By Rose Wellness | 08/26/2021

Anxiety In Children-When Can You Help?

Anxiety In Children-When Can You Help?

Children may experience anxiety during their life for a variety of reasons. Many of these anxious thoughts are quite normal. For example, between the ages of six months and three years old, children may experience separation anxiety. Separation anxiety can cause your child to cry and become insecure or feel unsafe when they are separated from his or her parents. Children may also develop phobias or fears. For example, a child may be afraid of the dark, storms, heights, water, and much more. These fears typically improve as the child grows older. Children can be anxious before taking a test, going to a new place, or meeting new people. Most of the time, these fears last a short time; however, if your child’s anxiety begins interfering with their everyday life or their anxiety continues for a long period of time, it can become a problem.

Symptoms of Anxiety in Children

A young child may not be able to express how they are feeling; therefore, it is essential that you know the signs of anxiety in children, which may include:

  • Bad dreamsAnxiety Children
  • Bedwetting
  • Clinginess
  • Irritability
  • Sleep problems
  • Tearfulness
  • Waking up during the night
  • Abdominal pain/nausea
  • Headaches

Older children may experience:

  • Lack of confidence
  • Concentration difficulties
  • Eating concerns
  • Angry outbursts
  • Abdominal pain/nausea
  • Negative thought patterns or fear that bad things are going to happen
  • Avoiding everyday activities, i.e. hanging out with friends, going to school, going out in public

How to Help Your Anxious Child

Create a Worry Box – Purchase a fun/pretty box or create one using an empty facial tissue box. Have your child draw or write their worries down on a slip of paper and place them in the worry box. At the end of the day or the end of the week, go over their worries together to see which ones happened and which ones were imagined. Chances are most of their worries never came to pass.

Distract Them – Distraction is a great way to help reduce or eliminate anxiety. Distraction methods are especially helpful to young children who may have a difficult time expressing their feelings. If your child is anxious about going to school, play a game like I Spy on the way to school.

Role Playing – Young children learn and respond well to role playing. When acting out a situation that has happened in the past or that is expected to happen in the future, child learn how to process these events. This can help decrease feeling of nervousness and anxiety.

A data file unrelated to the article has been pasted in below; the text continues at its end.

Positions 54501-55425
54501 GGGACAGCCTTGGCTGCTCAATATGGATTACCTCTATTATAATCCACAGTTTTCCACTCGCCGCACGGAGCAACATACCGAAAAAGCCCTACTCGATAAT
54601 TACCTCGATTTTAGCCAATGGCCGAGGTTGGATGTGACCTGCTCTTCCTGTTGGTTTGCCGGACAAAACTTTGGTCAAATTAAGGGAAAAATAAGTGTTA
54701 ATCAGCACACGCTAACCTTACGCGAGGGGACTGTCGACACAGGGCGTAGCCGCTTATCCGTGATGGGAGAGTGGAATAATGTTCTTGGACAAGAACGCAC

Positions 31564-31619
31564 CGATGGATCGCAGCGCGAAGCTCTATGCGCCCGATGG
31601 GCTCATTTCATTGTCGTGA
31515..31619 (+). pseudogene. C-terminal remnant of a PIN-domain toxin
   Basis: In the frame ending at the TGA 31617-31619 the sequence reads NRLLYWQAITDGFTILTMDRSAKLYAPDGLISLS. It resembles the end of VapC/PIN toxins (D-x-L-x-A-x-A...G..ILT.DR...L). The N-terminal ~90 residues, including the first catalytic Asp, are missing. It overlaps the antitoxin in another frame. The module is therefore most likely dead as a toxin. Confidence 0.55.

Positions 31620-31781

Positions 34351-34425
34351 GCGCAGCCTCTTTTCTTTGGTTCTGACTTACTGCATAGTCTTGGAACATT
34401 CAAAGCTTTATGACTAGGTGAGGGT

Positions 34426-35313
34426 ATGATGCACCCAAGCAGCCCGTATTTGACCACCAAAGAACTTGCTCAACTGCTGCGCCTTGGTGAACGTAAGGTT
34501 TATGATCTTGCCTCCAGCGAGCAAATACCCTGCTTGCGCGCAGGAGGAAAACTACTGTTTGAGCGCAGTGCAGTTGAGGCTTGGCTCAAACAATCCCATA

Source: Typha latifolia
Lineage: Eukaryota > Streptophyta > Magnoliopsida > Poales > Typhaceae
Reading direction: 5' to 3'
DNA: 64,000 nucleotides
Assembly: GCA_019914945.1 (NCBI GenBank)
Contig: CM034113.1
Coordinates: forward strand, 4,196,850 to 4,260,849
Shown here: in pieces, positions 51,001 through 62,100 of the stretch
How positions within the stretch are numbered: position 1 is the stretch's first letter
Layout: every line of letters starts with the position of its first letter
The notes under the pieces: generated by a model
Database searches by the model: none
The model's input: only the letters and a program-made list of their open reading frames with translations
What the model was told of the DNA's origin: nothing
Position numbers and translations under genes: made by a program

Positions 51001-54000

Encourage Your Child – When your child is dealing with anxiety, he/she can feel alone and overwhelmed. Letting your child know you are there for them and it is okay to ask for help, can minimize their feelings of loneliness and shame.

Prepare Your Child – If there are upcoming changes that you know about, talk with your child ahead of time. Explain to them what is going to happen, why it is happening, and discuss how it will affect them.

Read About It – If your child is experiencing anxiety due to separation or death, find books or films that are about these subjects. Watching or reading about others who are experiencing the same feelings can help minimize the stigma of anxiety.

Anxiety ChildrenRelaxation Techniques – Relaxation techniques like deep breathing exercises, yoga, guided imagery, prayer, and meditation can help reduce or prevent anxiety. Teach your child how to practice one or more of these relaxation techniques to help counteract their anxiety.

Routines Can Help – Routines are reassuring and can help reduce the number of times your child feels anxious. Going to bed at the same time each night, getting up at the same time each day, eating dinner at the same time, etc. are easy ways to help reduce anxiety.

Talk to Your Child – If your child is anxious, there are several things you can do to help. First, talk with your child about their worries and what is causing their anxiety. Listen closely to them and assure them their feelings are valid and you understand. Allow your child to open up and tell you exactly what is causing their anxiety. If they are having difficulty putting their feelings into words, ask them specific questions like “Is going to school scary?” “Do you get scared and miss me when you are away from me?” As you talk with your child, you need to help them find solutions to the issues that are causing anxiety.

Teach Your Child – Teaching your child how to recognize the beginning signs of anxiety can help. When your child is able to recognize the signs of anxiety, they can seek out help or use the tools and techniques that they have been taught to deal with anxiety.

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